Would you like air fries with that?
Hot air frying is a new cooking technique that allows you to fry, grill and roast without the use of copious amounts of fat or oil. You can get that deep-fried taste and texture without the grease.
Hot air frying machines are the first real kitchen innovation since the 1970s, when we acquired slow cookers and microwaves.
These appliances are designed to circulate extremely hot air in a fashion that mimics the movement and flow of heat currents in a pot of boiling oil, to crisp up the outsides of food while cooking it inside.
Some designs also have a grilling element, for added browning and crispiness.
Food ends up crispy on the outside, and very moist on the inside.
How does air frying compare with deep-fat frying
Air-fried food will, obviously, taste a little different from deep-fried food, but most fans think air-fried actually tastes better: you don’t have the taste of the sodden-grease that later sinks to the pit of your stomach. But still, the taste is acceptably close to deep-fried without the terrible cleanup and the heavy oil smell in the house. It’s way less work, so you may end up eating fried food more than ever.
On the face of it, it can look like the hot air machines take longer to make a batch of homemade fries than deep-fat would — say, 25 minutes for air frying versus 8 minutes for deep fried, but don’t forget to add in all the hidden warm up and cool down time before and after deep-frying, not to mention the hassle. As much as people might purport to love deep-fat frying, few people rarely do it at home anymore precisely for that reason. There’s the waiting time for the oil to heat up, then the waiting time for it to cool down, the cleanup, the filtering and storage of the oil — not to mention the odour.
Hot air frying completely eliminates all that hassle.
Your favourite foods are back on the menu — and dieticians will approve
What’s truly unbelievable, but true nonetheless, is that most of us thought fried foods were basically banned from our lives forever — but with a hot air fryer, many of our favourite fried foods are back, and back as part of a very healthy way of daily eating!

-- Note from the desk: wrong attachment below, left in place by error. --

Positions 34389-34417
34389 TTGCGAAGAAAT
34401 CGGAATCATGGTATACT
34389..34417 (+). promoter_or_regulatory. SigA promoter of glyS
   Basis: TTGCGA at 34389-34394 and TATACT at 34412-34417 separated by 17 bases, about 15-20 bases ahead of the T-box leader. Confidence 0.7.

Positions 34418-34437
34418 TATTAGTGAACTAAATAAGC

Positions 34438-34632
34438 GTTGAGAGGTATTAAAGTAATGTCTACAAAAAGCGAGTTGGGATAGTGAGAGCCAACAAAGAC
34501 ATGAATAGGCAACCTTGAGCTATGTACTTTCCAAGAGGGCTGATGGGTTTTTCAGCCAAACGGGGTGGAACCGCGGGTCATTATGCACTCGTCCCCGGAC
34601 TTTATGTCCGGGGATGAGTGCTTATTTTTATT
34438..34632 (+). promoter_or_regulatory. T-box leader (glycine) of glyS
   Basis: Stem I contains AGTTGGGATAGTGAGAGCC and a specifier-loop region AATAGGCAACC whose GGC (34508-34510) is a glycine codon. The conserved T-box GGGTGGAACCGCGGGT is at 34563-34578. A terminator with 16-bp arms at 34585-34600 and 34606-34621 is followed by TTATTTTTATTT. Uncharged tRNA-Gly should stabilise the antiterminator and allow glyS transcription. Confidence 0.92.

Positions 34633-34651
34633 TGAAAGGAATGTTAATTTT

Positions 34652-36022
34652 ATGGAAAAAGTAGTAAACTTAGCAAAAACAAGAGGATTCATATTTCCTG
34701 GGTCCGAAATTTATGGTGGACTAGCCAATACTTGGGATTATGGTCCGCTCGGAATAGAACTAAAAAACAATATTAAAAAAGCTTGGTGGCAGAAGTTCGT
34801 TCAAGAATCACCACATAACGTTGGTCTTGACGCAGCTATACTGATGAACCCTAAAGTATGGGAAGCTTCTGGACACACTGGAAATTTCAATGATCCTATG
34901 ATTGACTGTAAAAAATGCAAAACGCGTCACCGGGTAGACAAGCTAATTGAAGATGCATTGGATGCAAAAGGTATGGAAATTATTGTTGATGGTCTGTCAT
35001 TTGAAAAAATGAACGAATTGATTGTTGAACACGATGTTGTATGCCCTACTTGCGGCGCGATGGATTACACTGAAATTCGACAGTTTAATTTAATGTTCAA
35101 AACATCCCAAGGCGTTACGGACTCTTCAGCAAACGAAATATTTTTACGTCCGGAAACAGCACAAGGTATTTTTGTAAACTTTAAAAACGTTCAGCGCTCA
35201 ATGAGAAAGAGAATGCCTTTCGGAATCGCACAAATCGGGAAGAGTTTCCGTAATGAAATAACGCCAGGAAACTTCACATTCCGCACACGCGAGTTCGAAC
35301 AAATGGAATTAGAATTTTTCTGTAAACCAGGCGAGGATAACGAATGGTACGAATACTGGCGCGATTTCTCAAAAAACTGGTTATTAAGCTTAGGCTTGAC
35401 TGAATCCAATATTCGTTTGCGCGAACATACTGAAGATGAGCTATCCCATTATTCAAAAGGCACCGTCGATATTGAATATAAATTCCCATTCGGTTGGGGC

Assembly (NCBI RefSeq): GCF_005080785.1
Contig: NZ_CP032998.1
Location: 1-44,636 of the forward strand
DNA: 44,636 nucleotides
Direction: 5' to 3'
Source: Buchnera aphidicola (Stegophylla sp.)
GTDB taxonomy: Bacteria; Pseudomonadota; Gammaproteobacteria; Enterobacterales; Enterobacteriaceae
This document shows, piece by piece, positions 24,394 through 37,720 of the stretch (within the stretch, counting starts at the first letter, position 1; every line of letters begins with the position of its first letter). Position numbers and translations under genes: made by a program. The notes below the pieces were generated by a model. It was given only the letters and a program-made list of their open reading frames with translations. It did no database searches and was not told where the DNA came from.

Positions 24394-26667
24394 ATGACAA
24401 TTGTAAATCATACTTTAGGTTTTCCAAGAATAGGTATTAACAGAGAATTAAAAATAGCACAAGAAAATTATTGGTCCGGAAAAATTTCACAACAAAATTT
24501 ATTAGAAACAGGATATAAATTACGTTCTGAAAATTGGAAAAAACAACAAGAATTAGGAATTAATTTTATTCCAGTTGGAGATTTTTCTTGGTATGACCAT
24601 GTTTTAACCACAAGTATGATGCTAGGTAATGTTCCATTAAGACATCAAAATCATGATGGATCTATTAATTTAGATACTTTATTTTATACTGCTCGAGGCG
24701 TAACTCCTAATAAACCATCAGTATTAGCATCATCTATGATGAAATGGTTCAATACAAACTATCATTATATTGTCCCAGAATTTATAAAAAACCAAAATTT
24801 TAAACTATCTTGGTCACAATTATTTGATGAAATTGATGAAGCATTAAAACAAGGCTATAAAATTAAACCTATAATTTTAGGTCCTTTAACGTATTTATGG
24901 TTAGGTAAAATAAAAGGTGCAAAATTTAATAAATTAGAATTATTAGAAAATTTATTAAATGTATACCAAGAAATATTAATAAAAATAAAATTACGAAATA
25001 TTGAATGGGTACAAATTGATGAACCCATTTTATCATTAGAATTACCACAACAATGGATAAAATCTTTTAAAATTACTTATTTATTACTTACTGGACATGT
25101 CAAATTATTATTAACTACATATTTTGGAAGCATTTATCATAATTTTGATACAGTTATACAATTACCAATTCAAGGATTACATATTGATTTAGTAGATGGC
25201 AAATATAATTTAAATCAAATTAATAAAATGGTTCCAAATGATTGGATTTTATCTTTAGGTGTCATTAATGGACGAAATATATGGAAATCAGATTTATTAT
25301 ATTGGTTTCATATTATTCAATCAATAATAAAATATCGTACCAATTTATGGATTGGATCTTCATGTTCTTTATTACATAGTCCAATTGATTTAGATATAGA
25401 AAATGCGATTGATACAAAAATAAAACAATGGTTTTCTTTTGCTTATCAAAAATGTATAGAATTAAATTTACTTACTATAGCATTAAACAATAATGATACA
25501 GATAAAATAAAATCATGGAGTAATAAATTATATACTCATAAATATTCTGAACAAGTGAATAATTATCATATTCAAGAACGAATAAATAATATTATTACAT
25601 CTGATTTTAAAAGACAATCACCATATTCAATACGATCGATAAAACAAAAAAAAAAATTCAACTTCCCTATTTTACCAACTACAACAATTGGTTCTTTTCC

And for your cooking oils, you can now go crazy and experiment with some very interesting stuff: avocado oil, walnut oil, duck and goose fat, grapeseed oil, etc — the sky is the limit for healthy and tasty cooking fats now! These healthy, gourmet cooking fats are ideal for hot air frying!
Timeline of hot air frying development
- 1999. Quik N Crispy (Commercial basket hot air fryer.)
- 2006. Actifry. (Paddle-type)
- 2010. Philips AirFryer (Domestic basket hot air fryer)
Another factor is also the very real danger of deep-fat frying. Hot oil burns from deep fat frying are a common cause of hospital admission in the UK.1 There are an estimated 2,600 fires a year in the UK owing to deep-fat frying (as of 2011-2012). They caused 1,230 non-fatal casualties and 12 fatalities.2 In the US, from 2008 to 2010 there were an estimated average of 164,500 household fires a year, with 51% of those caused by oil, fat or grease cooking.3
Hot air frying tremendously reduces the danger of making fried food. Young teenagers can be taught to operate hot air fryers as safely as they would toaster ovens and microwaves, and firemen’s lives would be a different place if people coming home from a night at the pub tossed a bag of frozen chips into the basket of a hot air fryer, and set the timer, instead of putting a pan on hot oil on the stove.
“Hot Air Frying” in other languages
French: Friteuse à air chaud / friteuse sans huile
IS Whitaker, DW Oliver. A 5-year retrospective study: burn injuries due to hot cooking oil. Burns, 2002 ↩
Fire Statistics. Great Britain, 2011 to 2012. London: Department for Communities and Local Government. ISBN: 978-1-4098-3742-8. December 2012. Page 28, 30, 32. https://www.gov.uk/government/uploads/system/uploads/attachment_data/file/36467/FSGB_2011_to_12.pdf ↩
Cooking Fires in Residential Buildings (2008-2010). Topical Fire Report Series. Maryland, USA: National Fire Data Center. Volume 13, Issue 12 / January 2013. http://www.usfa.fema.gov/downloads/pdf/statistics/v13i12.pdf ↩